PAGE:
Dry at night after catheter came out
Post-op Gleason 3+4. Tumour mainly in left near neck of bladder.
Left Seminal Vesicle invaded, (=T3b!)
no perineraul invasion, no vascular invasion. clear margins,
Erection 100% on 15th Aug 2009, but lots of leaking of urine
Stopped wearing pads on 21st Sept 2009
Pre-op style intercourse on 24th Oct 2009 !! No use of tablets, jabs, VED etc. but...
Nov 17th 2009 PSA = 0.1
Can still get erections okay, and almost no leaking of urine, but since December 2009 I don't have orgasms, instead I just have intense pain in place where prostate used to be.
Mar 17th 2010 PSA = 0.4!!! referred to radiation therapist
April 13th 2010 CT scan.
April 28th 2010 Started Radiation Therapy (66Gy - 33 sessions)


Purgatory
Elite Member


Date Joined Oct 2008
Total Posts : 25393
   Posted 6/9/2010 11:18 AM (GMT -6)   
Casey, you are right on target. I think there are folks that don't understand how "averages" are actually used. And all nomograms are calculating tools. I re-checked mine, just this morning, and did all of them. Before primary treatment, after primary treatment, and post-SRT, so far, they have all been wrong for my reality. But that is what averages are all about. You have a high, a low, and a lot in between, and where you fall in place, is based in your own numbers.
Age: 57, 56 dx, PSA: 7/07 5.8, 7/08 12.3, 9/08 14.5, 10/08 16.3
3rd Biopsy: 9/08 - 7/7 Positive, 40-90% Cancer, Gleason 4+3
Open RP: 11/08, Rht nerves saved, 4 days in hospt, on catheters for 63 days, 5th one out 1/09
Path Rpt: Gleason 3+4, pT2c, 42g, 20% cancer, 1 pos margin
Incontinence:  1 Month     ED:  Non issue at any point post surgery, no problem post SRT
Post Surgery  PSA: 2/09 .05,5/09 .1, 6/09 .11. 8/09 .16
Post SRT PSA: 1/10 .12, 4/8 .04, next one:  July
Latest: 7/9 met 2 rad. oncl, 7/9 cath #6 - blockage, 8/9 2nd corr surgery, 8/9 cath #7 out 38 days, 9/9 - met 3rd rad. oncl., mapped  9/9, 10/1 - 3rd corr. surgery - SP cath/hard dialation, 10/5 - 11/27 IMRT SRT 39 sess/72 gys ,cath #8 33 days, Cath #9 35 days, 12/7 - Cath #10 43 days, 1/19 - Corr Surgery #4,  Caths #11 and #12  same time, 2/8-Cath #11 out - 21 days, 3/2- Cath #12 out - 41 days, 3/2- Corr Surgery #5, 3/6 Cath #13 out - 4 days, Cath #14- 27 days, Cath #15 - 26 days, Cath #16 - 31 days, 5/24 put in Cath #17


Casey59
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Date Joined Sep 2009
Total Posts : 3172
   Posted 6/9/2010 11:23 AM (GMT -6)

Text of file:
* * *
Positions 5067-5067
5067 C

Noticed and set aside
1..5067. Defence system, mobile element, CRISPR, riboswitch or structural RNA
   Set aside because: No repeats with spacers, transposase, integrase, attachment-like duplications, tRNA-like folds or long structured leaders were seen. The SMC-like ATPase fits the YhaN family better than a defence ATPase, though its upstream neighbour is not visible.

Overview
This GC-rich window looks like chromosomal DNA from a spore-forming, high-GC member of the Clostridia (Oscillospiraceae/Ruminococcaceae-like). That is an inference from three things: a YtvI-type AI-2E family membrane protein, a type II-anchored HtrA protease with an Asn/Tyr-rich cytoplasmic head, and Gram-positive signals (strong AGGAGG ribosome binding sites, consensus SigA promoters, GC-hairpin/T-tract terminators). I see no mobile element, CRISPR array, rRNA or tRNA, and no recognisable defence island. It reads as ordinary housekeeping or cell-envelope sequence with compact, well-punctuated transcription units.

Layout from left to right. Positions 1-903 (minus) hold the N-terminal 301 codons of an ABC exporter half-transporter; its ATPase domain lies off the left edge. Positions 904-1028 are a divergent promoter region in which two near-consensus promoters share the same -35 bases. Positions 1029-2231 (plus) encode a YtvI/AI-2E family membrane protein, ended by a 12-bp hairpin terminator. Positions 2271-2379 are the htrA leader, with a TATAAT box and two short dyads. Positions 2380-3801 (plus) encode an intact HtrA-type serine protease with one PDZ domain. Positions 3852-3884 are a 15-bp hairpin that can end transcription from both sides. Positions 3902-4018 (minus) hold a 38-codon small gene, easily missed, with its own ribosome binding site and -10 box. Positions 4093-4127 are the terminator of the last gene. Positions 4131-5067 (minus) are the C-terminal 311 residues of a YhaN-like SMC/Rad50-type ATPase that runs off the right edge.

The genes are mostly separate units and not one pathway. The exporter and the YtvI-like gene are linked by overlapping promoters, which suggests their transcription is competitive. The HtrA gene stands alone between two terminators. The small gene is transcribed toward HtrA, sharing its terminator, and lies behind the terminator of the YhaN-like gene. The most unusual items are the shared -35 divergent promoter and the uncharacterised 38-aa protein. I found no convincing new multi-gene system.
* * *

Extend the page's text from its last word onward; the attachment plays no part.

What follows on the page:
Carlos said...
...I also looked at an abstract of a study that studied nomogram predictions.  They concluded that most were poorly done and only a small percentage used proper independent validation such as the MSK study.   Here is a link to the MSK abstact if interested:  http://www.ncbi.nlm.nih.gov/pubmed/16192588?dopt=Citation.  Hopefully someone with more info can step in.
 
Hi Carlos,
 
I've also seen this report abstract you linked to, but I draw a very different (in fact, opposite) conclusion than you.  I'm a little baffled by your comment.
 
The report says:  "A postoperative nomogram for prostate cancer recurrence after radical prostatectomy (RP) has been independently validated as accurate and discriminating."   [I added underlining for emphasis.]
 
It goes on in the conclusion to state that after validating with two cohort study groups of 1,782 and 1,357 patients, respectively, that "We have developed and validated as a robust predictive model an enhanced postoperative nomogram for prostate cancer recurrence after RP."
 
Were you reading another report...?
 
 
 
 

Carlos
Regular Member


Date Joined Nov 2009
Total Posts : 486
   Posted 6/9/2010 11:47 AM (GMT -6)   
Casey,  This is the other study I mentioned:  "Reporting performance of prognostic models in cancer: a review"  at this link - http://www.ncbi.nlm.nih.gov/pubmed/20353579.  Hope this helps.  I worked with statistics most of my career and this is about all that I remember.  Statistics are just numbers and are meaningless on an individual basis.  I either will or will not have a recurrence.  There is simply no way to predict the future.  I have quoted Yogi Berra before, "Making predictions is very difficult, especially about the future".
 
Carlos

Diagnosed 2/2008 at age 71, Gleason score 5+3=8, stage T1c, PSA 9.1. 
Robotic surgery 5/2008, nerves spared, stg. pT2c, N0, MX, R0, Gleason 5+3=8 
PSA <0.1 at 20 months and each test since surgery.


Casey59
Veteran Member


Date Joined Sep 2009
Total Posts : 3172
   Posted 6/9/2010 3:25 PM (GMT -6)   
Carlos said...